EDF has said that it is initiating a process to evaluate "ownership options" for its electricity distribution business in the UK. The company is the biggest electricity distribution network operator in the country, with a grid serving 15 million people living in London and southeastern and eastern England. The sale is expected to draw significant interest from buyers as the area served by the grid, which includes the country's main airports, utility companies and travel networks, is responsible for 40% of the nation's GDP. A sale is expected to be concluded by next March.
EDF Chairman and CEO Pierre Gadonneix said: "The process to evaluate ownership options for our UK electricity distribution networks is part of the announced asset divestment program, aiming to reduce our net financial debt by at least 5 billion euros.
It is also part of our development strategy in the United Kingdom, which is a key market in Europe for the group. This process follows British Energy's acquisition, which facilitates EDF's plans to develop new nuclear power in the UK and significantly strengthens our position as a UK energy player."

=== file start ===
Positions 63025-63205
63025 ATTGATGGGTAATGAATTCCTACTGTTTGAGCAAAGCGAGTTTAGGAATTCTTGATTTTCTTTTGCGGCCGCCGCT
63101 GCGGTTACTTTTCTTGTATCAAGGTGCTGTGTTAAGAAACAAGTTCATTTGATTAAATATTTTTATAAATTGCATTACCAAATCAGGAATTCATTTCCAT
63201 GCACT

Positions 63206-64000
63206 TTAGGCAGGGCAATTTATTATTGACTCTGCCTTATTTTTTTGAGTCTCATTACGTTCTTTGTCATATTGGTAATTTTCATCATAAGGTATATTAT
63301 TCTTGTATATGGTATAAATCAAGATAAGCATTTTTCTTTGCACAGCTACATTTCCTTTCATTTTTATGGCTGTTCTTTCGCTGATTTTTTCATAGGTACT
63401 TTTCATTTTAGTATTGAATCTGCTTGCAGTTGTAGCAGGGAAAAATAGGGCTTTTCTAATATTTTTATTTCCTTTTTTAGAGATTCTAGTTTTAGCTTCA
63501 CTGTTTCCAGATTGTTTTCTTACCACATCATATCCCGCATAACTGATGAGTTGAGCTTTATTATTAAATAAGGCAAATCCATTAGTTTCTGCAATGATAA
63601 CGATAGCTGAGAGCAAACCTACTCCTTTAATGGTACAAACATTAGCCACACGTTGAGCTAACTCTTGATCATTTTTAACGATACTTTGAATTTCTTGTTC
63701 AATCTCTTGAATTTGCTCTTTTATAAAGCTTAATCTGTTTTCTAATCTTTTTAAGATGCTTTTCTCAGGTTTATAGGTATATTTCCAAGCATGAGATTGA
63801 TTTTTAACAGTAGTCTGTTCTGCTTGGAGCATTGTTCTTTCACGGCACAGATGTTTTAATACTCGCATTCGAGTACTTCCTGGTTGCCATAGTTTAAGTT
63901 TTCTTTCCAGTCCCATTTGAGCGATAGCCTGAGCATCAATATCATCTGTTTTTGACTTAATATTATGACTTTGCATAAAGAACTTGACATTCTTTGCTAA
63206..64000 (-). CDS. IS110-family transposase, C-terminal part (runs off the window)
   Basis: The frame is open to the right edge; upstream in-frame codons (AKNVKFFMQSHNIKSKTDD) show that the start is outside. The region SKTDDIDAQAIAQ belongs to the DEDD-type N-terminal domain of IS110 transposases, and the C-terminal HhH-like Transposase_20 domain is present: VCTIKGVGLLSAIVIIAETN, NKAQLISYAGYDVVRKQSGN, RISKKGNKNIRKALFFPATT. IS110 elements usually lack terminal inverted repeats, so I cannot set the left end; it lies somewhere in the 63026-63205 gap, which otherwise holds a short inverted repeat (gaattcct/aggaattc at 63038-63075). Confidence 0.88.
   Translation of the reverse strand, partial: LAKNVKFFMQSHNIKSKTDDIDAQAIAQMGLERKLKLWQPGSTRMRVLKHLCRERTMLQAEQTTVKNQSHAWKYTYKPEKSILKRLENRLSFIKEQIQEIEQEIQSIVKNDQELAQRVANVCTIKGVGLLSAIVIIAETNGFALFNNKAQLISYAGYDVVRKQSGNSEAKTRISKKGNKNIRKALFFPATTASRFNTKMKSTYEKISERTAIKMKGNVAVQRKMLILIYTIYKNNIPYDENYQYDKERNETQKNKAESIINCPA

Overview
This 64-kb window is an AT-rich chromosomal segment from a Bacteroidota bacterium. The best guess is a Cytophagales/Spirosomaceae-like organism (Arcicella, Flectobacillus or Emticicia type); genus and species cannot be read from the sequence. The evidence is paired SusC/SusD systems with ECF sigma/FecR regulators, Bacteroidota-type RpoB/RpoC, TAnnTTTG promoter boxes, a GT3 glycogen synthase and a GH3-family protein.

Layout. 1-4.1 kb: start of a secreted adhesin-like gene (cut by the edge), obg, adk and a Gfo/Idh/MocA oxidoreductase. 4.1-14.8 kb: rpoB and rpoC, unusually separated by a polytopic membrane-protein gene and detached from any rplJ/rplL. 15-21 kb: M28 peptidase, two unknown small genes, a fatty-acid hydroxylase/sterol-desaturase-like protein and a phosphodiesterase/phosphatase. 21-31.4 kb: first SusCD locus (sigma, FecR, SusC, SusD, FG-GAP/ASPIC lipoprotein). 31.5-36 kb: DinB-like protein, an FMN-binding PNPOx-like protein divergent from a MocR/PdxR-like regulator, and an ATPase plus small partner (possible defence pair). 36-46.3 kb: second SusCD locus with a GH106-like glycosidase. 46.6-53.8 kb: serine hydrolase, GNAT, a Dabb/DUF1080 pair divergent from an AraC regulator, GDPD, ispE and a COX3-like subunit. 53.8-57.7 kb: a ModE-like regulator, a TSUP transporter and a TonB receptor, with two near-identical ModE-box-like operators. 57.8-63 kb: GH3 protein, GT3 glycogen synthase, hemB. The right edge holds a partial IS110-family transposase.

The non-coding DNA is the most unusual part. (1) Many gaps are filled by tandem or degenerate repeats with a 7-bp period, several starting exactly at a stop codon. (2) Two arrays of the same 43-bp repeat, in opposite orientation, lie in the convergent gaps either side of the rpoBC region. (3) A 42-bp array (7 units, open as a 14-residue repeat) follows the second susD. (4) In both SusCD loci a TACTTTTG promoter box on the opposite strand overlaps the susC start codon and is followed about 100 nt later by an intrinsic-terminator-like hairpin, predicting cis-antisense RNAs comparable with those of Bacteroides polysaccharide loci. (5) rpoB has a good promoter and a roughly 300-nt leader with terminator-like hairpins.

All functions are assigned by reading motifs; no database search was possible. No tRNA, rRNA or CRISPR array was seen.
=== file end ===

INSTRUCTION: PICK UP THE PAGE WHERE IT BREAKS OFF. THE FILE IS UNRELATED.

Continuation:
The energy giant, 84% of which is owned by the French government, currently has debts of almost 37 billion euros, largely because of the company's 13 billion euro (US$19 billion) buyout of British Energy in 2008 and the planned 3 billion euro (US$4.4 billion) investment for a 49.9% stake in U.S. power company Constellation Energy Group Incorporated. In May, EDF sold a 20% stake in British Energy to Centrica plc in a deal worth 2.43 billion euros (US$3.56 billion).
EDF Energy CEO Vincent de Rivaz added: "As a responsible company, EDF Energy will continue the dialogue with its employees and other key stakeholders throughout this evaluation process. This unique combination of three regulated networks covers a key region vital to the UK economy. It has a highly experienced and skilled workforce, which has a strong track record of delivery and is well placed for growth."
EDF's grid operations employ more than 4,500 people. Interested buyers at this early stage are expected to include investment banks such as Deutsche Bank AG and Morgan Stanley, the Abu Dhabi Investment Authority, National Grid plc, a series of Canadian pension fund operators, and Cheung Kong Infrastructure, owned by Asia's richest man, Li Ka-shing.